With the discovery of Islamic regime's ongoing domestic manufacturing of an advanced centrifuge than was admitted to, thanks to an opposition group's sleuthing and not the IAEA nor any Western intelligence agency's findings, the last nail was put into the coffin of the memorandum.
That is where things stand now; Tehran is bickering on the wording of the signed memorandum and is reinterpreting the definition of "is" and the troika is reminding Tehran of what it could gain by abiding it.
If the regime's past actions offer any clues to its future behavior, it is almost a certainty that in face of a united and resolute opposition, to buy time, it will back down. Just as it did after vehemently denying that it "will ever sign the additional protocol" to NPT (Nuclear Non-Proliferation Treaty) it did so with a whimper. Therefore, the question is not whether the fundamentalist Islamic regime can be compelled to signs this, that or the other memorandum, treaty or amendment, the germane query is to what end.
If the aim were to change or modify regime's behavior through the signing of such legal instruments, clearly it has been an exercise in futility. And if delaying the imposition of a fundamental change to the equation is the goal, it might soon be a penny short and a day late.
The fundamentalist regime's lobbyists and some others try to formulate the equation in a way that any plausible answer except their desired one seems moot. They claim that the majority of Iranians of all political persuasions crave a nuclear armed Iran, if for no other reason than for nationalistic pride, therefore, any regime in Iran would pursue this national mandate.
This assertion is made in light of the fact that conducting any unauthorized public opinion survey is a punishable crime in the Islamic Republic, a former regime loyalist and a hostage taker is currently languishing in jail for precisely such "crime", ergo, any substantiating survey is tainted by the virtue of being a regime approved and messaged data.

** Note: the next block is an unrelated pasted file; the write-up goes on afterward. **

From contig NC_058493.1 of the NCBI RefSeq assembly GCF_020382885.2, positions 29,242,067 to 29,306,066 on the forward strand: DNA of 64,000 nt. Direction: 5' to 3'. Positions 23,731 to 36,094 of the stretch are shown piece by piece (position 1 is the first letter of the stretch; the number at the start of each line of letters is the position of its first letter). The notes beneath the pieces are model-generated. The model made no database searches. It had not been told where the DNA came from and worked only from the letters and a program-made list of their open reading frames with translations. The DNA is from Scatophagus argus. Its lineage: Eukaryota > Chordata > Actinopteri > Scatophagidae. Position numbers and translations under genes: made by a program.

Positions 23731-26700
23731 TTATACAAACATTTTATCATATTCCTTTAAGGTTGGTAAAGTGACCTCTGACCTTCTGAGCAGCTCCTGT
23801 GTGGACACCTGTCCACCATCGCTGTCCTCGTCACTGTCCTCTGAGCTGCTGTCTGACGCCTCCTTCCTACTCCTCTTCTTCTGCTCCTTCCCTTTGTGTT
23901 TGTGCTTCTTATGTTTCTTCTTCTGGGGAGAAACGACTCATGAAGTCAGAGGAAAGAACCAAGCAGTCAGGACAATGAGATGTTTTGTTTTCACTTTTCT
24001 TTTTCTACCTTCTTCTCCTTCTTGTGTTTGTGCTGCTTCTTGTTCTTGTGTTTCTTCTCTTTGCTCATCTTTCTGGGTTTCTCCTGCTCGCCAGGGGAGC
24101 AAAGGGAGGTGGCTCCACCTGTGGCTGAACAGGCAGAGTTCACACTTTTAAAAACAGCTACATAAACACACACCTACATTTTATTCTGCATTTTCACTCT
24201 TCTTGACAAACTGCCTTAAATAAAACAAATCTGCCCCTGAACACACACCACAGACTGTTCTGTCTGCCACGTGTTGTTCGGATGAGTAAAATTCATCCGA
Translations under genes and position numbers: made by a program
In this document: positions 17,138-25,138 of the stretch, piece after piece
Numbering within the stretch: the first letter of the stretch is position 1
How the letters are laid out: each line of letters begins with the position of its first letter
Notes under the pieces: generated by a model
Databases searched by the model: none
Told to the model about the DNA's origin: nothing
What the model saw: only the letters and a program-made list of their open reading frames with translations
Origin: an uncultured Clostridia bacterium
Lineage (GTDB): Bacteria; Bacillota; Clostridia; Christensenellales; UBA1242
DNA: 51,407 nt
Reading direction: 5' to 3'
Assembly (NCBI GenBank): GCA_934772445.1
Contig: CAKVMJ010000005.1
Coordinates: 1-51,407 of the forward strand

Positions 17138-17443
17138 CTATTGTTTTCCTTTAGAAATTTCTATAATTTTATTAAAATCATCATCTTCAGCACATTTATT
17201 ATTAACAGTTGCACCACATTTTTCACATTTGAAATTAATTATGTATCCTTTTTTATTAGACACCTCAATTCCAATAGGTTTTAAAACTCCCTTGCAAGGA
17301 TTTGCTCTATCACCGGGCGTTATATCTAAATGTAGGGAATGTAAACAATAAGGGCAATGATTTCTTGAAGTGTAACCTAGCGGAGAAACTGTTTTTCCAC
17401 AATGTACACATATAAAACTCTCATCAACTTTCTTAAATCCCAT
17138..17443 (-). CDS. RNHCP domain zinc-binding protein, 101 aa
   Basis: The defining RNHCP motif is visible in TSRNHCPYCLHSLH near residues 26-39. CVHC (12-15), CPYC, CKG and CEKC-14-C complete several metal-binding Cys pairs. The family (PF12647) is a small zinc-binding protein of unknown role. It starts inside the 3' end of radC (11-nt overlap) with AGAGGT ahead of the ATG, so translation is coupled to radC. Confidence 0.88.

It is further opined that any and all attempts to curb the "research for peaceful purposes" activities of the Islamic regime would force it to pull out of the NPT and do as the North Koreans did. This too is disingenuous for myriad of reasons, least of which being that the Islamic Republic needs every dime of its export earnings to pay for its rent-a-supporters who have long lost the ideological zeal to defend it without pay.
Some also erroneously claim that to alleviate the current black and brownouts nuclear powered electric generation would be the cheapest method. Aside from the serious flaw in the cost analysis of nuclear vs. traditional methods, what they fail to take into account, as the survivors of the Bam earthquake of nine months ago can testify to it from th eir ramshackle tents, Iran is an earthquake prone country.
The idea of building such potentially catastrophic facilities should it leak after one of the many earthquakes, is just playing Russian Roulette with lives of not only the current generation of inhabitants of Iran and neighboring countries, but also forfeiting the future use of the effected areas and all their natural resources for years to come. Iran is blessed with abundance of oil, gas, wind, sun and fantastic brains to use them equitably for power generation.
The problem is that the current fundamentalist regime's priorities do not suite the needs of the nation or the security of the world. It is high time to forget the foolhardy dream of this regime being reformable in any of its many skins, be it hard line, pragmatic, pragmatic conservative, pragmatic fanatic or the dreamiest of them all, reformist. All the rest have been tried and failed miserably; it is time, high time, to try the best.
For the price of a few cruise missiles many indigenous democratic movements in Iran can be helped in their noble endeavor. This regime is loathed by the Iranians and by their capable hands it will be discarded. Outside help would expedite this eventuality much sooner than the often missing-the-boat inept Western intelligence agencies can ever fathom.